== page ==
Introduction to information retrieval manning raghavan schutze chapter 1 boolean retrieval
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Introduction to Information Retrieval (Manning, Raghavan, Schutze) Chapter 1 Boolean retrieval. Information Retrieval: IR. Finding material (usually document) of an unstructured nature (usually text) that satisfies an information need from within large collections

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Introduction to Information Retrieval (Manning, Raghavan, Schutze) Chapter 1 Boolean retrieval

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Introduction to information retrieval manning raghavan schutze chapter 1 boolean retrieval

Introduction to Information Retrieval(Manning, Raghavan, Schutze)Chapter 1Boolean retrieval


Information retrieval ir

Information Retrieval: IR

  • Finding material (usually document) of an unstructured nature (usually text) that satisfies an information need from within large collections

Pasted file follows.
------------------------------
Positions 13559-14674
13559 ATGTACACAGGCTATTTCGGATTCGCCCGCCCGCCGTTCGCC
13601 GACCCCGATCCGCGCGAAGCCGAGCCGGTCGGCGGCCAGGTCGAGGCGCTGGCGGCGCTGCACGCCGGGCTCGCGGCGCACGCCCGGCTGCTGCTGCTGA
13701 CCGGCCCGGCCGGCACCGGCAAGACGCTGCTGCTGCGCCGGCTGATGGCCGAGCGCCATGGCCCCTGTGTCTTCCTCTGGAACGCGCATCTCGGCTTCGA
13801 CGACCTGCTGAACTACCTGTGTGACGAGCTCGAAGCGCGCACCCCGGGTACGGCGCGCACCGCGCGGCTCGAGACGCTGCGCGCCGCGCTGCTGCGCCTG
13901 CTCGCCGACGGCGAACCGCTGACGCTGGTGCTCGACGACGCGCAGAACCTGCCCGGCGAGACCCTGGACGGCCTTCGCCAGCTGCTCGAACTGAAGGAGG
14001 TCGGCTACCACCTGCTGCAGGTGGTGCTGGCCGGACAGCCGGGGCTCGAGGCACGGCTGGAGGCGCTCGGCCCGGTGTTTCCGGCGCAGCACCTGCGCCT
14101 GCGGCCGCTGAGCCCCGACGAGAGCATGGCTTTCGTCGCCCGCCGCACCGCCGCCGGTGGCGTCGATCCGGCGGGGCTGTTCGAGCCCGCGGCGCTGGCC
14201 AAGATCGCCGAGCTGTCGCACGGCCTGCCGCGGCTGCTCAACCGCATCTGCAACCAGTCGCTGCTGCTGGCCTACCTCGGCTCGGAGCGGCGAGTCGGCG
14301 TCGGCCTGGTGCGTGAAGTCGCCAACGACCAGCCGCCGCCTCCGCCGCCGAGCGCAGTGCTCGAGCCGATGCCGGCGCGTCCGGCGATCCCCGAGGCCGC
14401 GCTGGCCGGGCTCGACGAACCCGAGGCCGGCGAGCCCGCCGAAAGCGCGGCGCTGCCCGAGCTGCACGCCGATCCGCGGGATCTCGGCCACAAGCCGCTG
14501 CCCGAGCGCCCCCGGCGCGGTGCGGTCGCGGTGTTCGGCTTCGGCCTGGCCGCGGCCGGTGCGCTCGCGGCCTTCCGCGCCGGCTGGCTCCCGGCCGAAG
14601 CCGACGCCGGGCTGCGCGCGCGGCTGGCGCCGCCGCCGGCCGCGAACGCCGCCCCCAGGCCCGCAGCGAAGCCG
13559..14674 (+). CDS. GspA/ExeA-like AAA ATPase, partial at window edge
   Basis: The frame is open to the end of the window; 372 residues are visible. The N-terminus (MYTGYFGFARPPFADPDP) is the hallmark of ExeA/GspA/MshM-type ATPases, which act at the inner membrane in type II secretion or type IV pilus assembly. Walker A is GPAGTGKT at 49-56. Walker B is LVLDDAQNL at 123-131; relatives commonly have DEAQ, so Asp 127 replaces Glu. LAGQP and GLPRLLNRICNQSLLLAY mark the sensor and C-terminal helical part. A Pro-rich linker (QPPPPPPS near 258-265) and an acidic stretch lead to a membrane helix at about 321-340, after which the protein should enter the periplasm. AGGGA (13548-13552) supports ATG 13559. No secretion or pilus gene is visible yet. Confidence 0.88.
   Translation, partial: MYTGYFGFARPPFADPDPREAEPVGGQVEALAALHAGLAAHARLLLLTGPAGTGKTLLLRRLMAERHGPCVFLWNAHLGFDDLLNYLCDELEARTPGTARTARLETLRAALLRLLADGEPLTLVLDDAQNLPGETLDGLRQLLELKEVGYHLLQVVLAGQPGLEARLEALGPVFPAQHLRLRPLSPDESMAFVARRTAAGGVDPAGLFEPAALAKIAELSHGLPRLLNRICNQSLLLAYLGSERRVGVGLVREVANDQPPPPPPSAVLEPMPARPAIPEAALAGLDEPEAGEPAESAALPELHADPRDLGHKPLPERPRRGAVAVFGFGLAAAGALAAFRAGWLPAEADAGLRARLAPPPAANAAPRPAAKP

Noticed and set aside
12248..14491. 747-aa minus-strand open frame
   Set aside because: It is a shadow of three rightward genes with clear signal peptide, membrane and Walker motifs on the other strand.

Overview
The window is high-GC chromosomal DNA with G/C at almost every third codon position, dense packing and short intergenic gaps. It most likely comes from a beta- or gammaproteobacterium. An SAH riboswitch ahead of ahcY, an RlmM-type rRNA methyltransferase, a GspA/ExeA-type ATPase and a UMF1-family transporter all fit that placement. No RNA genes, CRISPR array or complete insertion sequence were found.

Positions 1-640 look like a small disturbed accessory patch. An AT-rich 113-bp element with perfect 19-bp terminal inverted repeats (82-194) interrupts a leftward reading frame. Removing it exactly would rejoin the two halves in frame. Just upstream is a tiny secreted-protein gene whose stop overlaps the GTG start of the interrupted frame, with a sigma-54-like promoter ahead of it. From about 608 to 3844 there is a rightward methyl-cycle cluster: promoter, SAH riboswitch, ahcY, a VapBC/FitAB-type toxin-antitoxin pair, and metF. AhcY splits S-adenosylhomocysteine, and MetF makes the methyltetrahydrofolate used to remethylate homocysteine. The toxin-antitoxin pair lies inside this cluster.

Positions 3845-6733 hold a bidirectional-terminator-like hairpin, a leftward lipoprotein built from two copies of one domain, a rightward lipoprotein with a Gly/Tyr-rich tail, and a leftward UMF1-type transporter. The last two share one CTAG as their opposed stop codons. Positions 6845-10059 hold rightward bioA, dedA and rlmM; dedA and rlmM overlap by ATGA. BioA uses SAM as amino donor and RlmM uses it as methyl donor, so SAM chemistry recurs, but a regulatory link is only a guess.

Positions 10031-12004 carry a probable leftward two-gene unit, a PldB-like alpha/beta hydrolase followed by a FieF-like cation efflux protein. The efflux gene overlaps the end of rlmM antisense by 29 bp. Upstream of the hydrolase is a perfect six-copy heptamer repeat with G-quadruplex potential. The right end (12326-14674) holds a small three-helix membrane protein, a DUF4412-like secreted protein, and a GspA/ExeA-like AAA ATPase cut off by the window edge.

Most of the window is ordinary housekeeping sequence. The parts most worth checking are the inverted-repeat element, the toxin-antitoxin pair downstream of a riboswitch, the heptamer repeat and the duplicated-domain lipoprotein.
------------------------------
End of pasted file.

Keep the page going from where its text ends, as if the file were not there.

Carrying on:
• Started in the 50’s. SIGIR (80), TREC (92)

  • The field of IR also covers supporting users in browsing or filtering document collections or further processing a set of retrieved documents

    • clustering

    • classification

  • Scale: from web search to personal information retrieval


Boolean retrieval

Boolean retrieval

  • Queries are Boolean expressions

    • e.g., BrutusANDCaesar

    • Shakespeare’s Collected Works

    • Which plays of Shakespeare contain

      the words BrutusANDCaesar ?

  • The search engine returns all documents satisfying the Boolean expression.

    • Does Google use the Boolean model?

  • http://www.rhymezone.com/shakespeare/


Example

Example

  • Which plays of Shakespeare contain the words BrutusANDCaesar but NOTCalpurnia?

  • One could grep all of Shakespeare’s plays for Brutus and Caesar, then strip out lines containing Calpurnia?

  • Why is grep not the solution?

    • Slow (for large corpora)

    • “Not Calpurmia” is non-trivial

    • Other operations (e.g., find the word Romans nearcountrymen) not feasible

    • Ranked retrieval (best documents to return)


Term document incidence

Term-document incidence

1 if play contains word, 0 otherwise

BrutusANDCaesar but NOTCalpurnia


Incidence vectors

Incidence vectors

  • So we have a 0/1 vector for each term.

  • To answer query: take the vectors for Brutus, Caesar and Calpurnia (complemented)  bitwise AND.